5 Ways to Spend Quality Time with Your Teen

5 Ways to Spend Quality Time with Your Teen

“The best thing you can spend on your kids is time,” – quoted Arnold Glasow.

During the early stages of a child’s life, his or her parents are the most important figures for him or her. Their love, approval, and support are critical to him or her and the latter makes effort to win his or her parents’ love. However, this bond changes when a child enters his or her teenage years. Their attitudes and behaviors undergo a sea change because of various external influences.

Teenagers require ample positive attention. They prefer to spend more time with their friends rather than their family. An emotional rift can easily form between teenagers and their parents if a deliberate effort is not made to spend time with them. It is important to remember that the quality of time spent is more important than the quantity of time spent.

“It is easy to be a good parent to a good child, but what makes a good parent, is dealing and being there for a difficult child, that is a real good parent.”

Study proves that if teens spend more time with their parents, they develop higher self-esteem and have better social skills than the ones who spend less time or no time. A 2016 study found that spending quality time with parents serve as an authentic predictor of the academic aspirations of teenagers.

Before we explore the ways in which parents/guardians can spend quality time with their teens, let us have a quick peek into the steps to spend quality time with them.

  1. Try to know what they prefer to do for “fun.”
  2. Accompany them when they involve in the activities they like.
  3. Express your eagerness to know something new from them.
  4. Teach them something worthwhile you already know.
  5. Find out or try to invent something that inspires innovation.
  6. Share a meal together.
  7. Challenge each other and encourage competitiveness.
  8. Exchange stories.

Though it is difficult for parents to divide time between their day-to-day responsibilities and the moments they spend with their teens, it is essential that parents interact with them on a regular basis.

Ways to spend quality time with your teens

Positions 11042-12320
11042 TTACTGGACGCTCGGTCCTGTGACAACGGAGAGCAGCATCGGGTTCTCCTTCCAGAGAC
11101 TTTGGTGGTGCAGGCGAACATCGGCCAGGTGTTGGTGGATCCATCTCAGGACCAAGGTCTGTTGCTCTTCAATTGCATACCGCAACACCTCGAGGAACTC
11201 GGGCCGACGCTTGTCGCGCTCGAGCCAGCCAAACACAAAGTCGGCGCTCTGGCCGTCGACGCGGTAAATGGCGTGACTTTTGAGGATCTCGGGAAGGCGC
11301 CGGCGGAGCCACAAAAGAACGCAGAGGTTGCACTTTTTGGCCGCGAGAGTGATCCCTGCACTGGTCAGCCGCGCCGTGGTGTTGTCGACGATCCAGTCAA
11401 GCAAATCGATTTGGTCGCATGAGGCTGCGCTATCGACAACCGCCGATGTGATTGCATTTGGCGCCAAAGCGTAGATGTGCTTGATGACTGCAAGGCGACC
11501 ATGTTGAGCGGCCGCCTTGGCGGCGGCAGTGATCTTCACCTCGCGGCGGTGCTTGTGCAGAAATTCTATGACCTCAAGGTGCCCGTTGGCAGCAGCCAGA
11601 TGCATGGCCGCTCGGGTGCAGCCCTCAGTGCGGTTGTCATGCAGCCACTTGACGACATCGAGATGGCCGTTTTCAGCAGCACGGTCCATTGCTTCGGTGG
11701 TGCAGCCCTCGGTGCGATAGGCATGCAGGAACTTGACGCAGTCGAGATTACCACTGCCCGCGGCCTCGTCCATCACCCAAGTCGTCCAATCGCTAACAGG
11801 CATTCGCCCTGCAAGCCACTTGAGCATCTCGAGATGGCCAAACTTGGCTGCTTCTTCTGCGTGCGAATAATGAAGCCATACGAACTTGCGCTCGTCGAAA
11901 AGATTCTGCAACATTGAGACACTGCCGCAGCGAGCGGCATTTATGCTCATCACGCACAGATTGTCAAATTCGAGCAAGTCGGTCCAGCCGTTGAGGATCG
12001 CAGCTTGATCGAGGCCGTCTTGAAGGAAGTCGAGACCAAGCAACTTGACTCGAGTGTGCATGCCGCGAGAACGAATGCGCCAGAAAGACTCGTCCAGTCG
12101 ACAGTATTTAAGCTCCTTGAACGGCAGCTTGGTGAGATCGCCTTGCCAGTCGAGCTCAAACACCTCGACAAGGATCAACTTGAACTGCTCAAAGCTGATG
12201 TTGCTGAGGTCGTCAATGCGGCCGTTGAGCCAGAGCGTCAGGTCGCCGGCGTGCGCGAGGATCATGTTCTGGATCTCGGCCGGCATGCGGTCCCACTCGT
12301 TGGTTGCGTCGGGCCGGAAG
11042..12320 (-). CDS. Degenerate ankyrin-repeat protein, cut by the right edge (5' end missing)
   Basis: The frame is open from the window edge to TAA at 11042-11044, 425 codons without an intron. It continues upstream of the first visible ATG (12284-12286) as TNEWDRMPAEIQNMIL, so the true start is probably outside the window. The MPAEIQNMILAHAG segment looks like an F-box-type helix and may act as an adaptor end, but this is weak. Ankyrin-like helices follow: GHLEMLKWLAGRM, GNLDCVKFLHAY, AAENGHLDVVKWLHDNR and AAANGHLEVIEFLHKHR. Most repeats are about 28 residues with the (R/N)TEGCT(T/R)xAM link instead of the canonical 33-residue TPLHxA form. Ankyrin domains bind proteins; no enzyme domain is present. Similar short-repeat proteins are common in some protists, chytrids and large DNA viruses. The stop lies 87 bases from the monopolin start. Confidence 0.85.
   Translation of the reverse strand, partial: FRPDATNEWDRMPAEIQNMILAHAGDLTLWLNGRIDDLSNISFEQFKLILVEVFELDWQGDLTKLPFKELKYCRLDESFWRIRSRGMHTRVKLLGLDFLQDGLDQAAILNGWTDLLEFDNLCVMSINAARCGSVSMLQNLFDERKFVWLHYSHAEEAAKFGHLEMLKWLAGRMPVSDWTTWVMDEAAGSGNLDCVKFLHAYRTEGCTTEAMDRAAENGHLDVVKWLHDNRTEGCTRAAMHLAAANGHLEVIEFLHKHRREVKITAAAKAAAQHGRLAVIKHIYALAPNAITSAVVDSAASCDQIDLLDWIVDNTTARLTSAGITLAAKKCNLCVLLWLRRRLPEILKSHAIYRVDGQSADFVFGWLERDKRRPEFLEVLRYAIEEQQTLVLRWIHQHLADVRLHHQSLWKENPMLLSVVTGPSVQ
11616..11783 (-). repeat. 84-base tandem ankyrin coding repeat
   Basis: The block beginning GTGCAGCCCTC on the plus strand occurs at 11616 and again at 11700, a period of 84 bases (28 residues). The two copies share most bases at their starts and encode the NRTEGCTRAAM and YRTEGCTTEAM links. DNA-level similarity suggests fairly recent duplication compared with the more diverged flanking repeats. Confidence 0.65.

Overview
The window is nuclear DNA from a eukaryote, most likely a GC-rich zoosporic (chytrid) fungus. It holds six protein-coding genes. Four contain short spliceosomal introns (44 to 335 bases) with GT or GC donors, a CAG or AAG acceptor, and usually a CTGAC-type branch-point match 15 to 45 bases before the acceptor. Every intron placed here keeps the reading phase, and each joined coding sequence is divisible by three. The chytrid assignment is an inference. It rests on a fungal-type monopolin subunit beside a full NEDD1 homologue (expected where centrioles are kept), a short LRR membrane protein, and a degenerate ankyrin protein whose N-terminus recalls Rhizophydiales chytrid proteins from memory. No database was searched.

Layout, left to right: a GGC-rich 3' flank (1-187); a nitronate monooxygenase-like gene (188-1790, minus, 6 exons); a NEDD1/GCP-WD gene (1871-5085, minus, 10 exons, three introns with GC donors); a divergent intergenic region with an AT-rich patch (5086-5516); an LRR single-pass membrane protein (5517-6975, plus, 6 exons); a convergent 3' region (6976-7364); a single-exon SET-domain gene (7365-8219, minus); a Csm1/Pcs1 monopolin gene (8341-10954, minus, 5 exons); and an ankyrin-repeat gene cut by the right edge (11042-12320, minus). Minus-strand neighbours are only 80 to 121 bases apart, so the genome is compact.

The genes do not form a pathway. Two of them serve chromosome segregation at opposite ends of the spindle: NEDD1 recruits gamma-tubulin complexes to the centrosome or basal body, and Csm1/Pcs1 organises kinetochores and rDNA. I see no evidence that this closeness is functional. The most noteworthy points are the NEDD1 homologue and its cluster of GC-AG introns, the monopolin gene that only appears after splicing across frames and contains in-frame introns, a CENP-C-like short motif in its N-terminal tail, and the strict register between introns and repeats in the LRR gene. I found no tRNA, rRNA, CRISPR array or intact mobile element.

1. Say no to technology

Internet, social media, cell phones, television, and the like are highly distracting. They consume a precious part of our time. Parents should keep these distractions away and encourage their teens to do the same when interacting with them.

2. Take time off for family vacations

Going out for holidays with your teens and the planning preceding the vacation bring parents and children close. Not only this helps in overcoming boredom and fatigue, but also proves to be a great way to bond with your teen.

3. Let your teen know that you are eager to be a part of their world

At times, it is important that parents get involved in the activities that their teens enjoy even if they themselves do not enjoy those. For example, it can be watching a silly romantic comedy or giggling over adolescence jokes. It may also mean playing action-filled video games or getting excited over an upcoming outdoor event.

4. A family that eats together, stays together

Eating together with your teen is an amazing way to spend quality time with them. This helps your teen to vent out their day-to-day frustration, share their views, and unwind. It is a reciprocal activity as parents can let their wards know that they are always with them no matter what.

5. Re-live your teenage days

One of the best ways to spend quality time with your teen is to become a teen yourself once again. This can be done in multiple ways: engage in a hobby together, exercise or go for a walk/drive together, learn something new, discuss current events, share your adolescent fears and dreams with your teen, and so on. You may also cook/bake together.

Remember it is easy to boss your teen and judge them. But the need of the hour is not to judge them. Spending quality with your teen will ensure that tomorrow they will grow into confident, wise, and caring adults.

Benjamin Franklin rightly expressed,

“Tell me and I forget. Teach me and I remember. Involve me and I learn.”


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